The court in Zalduondo ultimately concluded that a set of documents could constitute “the” plan document and confer discretion on the plan administrator. This conclusion averted the objection that the SPD alone cannot confer discretion since “the SPD is incorporated within the Plan.”
Note: An earlier opinion of the D.C. Circuit has been influential. In Pettaway v. Teachers Ins. & Annuity Ass’n of Am., 644 F.3d 427 (D.C. Cir. 2011), the court stated that:
The key dispute between the parties in this appeal is to which of the three Academy Plan documents—the Plan Document, the Summary Plan Description, or the Policy Document—the court may look to determine whether “the benefit plan gives the administrator or fiduciary discretionary authority to determine eligibility for benefits or to construe the terms of the plan.” Pettaway argues that only the Policy Document is legally relevant. TIAA and the Academy argue that all three documents must be considered together. Although the question is one of first impression in this circuit, we agree with the district court that in this case all three documents should be examined to determine the appropriate standard of review.
The rationale for the collective approach was as follows:
Our decision to look at all of the Academy Plan documents is supported both by the text of ERISA and by the weight of authority from the other circuits that have considered this question. First, ERISA’s statutory text suggests that multiple plan documents can be legally relevant. ERISA requires that a “summary plan description of any employee benefit plan shall be furnished to participants and beneficiaries” and specifies that it “shall be written in a manner calculated to be understood by the average plan participant, and shall be sufficiently accurate and comprehensive to reasonably apprise such participants and beneficiaries of their rights and obligations under the plan.” 29 U.S.C. § 1022(a). The statute further requires that the summary plan description contain, inter alia, “the plan’s requirements respecting eligibility for participation and benefits” and the “circumstances which may result in disqualification, ineligibility, or denial or loss of benefits.” 29 U.S.C. § 1022(b). Far from being an irrelevant piece of human resources material, the Summary Plan Description is the ERISA-mandated, plain- language document upon which plan participants may rely to understand their benefits. Furthermore, ERISA sections on fiduciary responsibilities imply that there will be multiple legally important plan documents.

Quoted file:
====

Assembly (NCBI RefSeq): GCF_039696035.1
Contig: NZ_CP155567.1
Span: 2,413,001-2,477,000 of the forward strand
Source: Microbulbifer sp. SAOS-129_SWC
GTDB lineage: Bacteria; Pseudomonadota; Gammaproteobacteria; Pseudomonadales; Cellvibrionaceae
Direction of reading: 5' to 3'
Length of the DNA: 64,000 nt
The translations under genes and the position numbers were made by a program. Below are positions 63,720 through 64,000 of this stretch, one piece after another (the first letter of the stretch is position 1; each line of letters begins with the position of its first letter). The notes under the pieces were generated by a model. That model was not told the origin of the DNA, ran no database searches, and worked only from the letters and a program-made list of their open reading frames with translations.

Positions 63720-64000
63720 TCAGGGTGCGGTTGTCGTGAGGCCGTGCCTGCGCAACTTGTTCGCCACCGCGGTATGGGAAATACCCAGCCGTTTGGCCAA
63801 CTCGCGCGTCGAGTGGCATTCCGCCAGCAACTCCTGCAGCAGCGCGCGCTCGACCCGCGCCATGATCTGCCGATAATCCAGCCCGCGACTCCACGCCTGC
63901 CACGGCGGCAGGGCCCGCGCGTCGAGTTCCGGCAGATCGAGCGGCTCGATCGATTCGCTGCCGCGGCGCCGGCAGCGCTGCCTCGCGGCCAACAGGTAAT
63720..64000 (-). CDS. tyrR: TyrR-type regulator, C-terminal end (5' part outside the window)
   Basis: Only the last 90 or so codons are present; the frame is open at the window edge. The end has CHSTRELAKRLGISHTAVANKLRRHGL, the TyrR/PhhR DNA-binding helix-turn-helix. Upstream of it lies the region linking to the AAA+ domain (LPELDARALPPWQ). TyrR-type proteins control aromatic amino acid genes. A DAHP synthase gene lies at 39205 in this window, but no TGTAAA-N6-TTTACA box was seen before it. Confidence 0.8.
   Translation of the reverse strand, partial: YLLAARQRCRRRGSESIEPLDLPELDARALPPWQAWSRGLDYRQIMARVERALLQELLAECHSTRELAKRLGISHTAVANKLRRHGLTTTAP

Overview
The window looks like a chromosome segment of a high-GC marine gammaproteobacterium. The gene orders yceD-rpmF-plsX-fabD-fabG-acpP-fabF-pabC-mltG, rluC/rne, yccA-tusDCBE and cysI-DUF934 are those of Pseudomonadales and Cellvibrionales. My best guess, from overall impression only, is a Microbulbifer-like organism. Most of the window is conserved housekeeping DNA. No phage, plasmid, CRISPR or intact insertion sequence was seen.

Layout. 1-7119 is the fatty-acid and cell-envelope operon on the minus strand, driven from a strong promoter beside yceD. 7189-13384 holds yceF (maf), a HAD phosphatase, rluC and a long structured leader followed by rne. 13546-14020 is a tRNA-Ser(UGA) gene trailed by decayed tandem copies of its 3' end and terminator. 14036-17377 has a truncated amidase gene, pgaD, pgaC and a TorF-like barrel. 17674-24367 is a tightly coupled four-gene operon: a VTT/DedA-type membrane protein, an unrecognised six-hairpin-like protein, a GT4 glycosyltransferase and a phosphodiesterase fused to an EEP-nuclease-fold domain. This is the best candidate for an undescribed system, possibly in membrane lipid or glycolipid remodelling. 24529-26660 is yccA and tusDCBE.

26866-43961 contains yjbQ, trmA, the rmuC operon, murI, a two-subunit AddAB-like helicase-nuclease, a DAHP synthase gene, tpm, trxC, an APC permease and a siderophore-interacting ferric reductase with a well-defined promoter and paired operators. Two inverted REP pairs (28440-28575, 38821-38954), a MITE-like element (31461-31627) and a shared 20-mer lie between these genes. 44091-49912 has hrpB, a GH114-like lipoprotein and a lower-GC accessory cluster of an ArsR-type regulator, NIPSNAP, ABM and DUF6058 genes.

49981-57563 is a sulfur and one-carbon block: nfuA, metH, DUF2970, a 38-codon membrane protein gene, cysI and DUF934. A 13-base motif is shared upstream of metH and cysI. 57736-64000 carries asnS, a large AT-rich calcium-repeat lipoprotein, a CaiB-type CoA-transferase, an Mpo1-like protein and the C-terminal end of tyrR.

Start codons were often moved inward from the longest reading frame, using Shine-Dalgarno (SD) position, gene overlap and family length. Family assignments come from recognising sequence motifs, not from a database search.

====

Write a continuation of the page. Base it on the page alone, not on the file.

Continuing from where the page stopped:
The court provided this helpful collection of cases on this topic:
Other circuit courts that have considered this question have also generally concluded that multiple plan documents are legally relevant. For example, in Young v. Verizon’s Bell Atl. Cash Balance Plan, the Seventh Circuit held that because both a “summary plan description” and a “summary of any material modification” are ERISA-required writings, each should be given primary effect and strictly enforced. 615 F.3d 808, 817-18 (7th Cir. 2010). Relying on the text of 29 U.S.C. § 1024(a)(6), the Eleventh Circuit recognized that many documents control the operation of a benefits plan under ERISA, including the summary plan description, the bargaining agreement, the trust agreement, the contract, and other instruments. Heffner v. Blue Cross and Blue Shield of Ala., Inc., 443 F.3d 1330, 1342-43 (11th Cir. 2006). The Sixth Circuit recognized the importance of the summary plan description, concluding that “statements in a summary plan are binding and if the statements conflict with those in the plan itself, the summary shall govern.” Yolton v. El Paso Tennessee Pipeline Co., 435 F.3d 571, 582 n.10 (6th Cir. 2006) (citation omitted). Similarly, many circuits have recognized the legal significance of summary plan descriptions. See, e.g., Bergt v. Retirement Plan for Pilots Employed by MarkAir, Inc., 293 F.3d 1139, 1143 (9th Cir. 2002) (“[T]he SPD is a plan document and should be considered when interpreting an ERISA plan.”); Hughes v. 3M Retiree Medical Plan, 281 F.3d 786,790 (8th Cir. 2002) (same); Fallo v. Piccadilly Cafeterias, Inc., 141 F.3d 580, 583-84 (5th Cir. 1998) (same); Chiles v. Ceridian Corp., 95 F.3d 1505, 1511 (10th Cir. 1996) (same).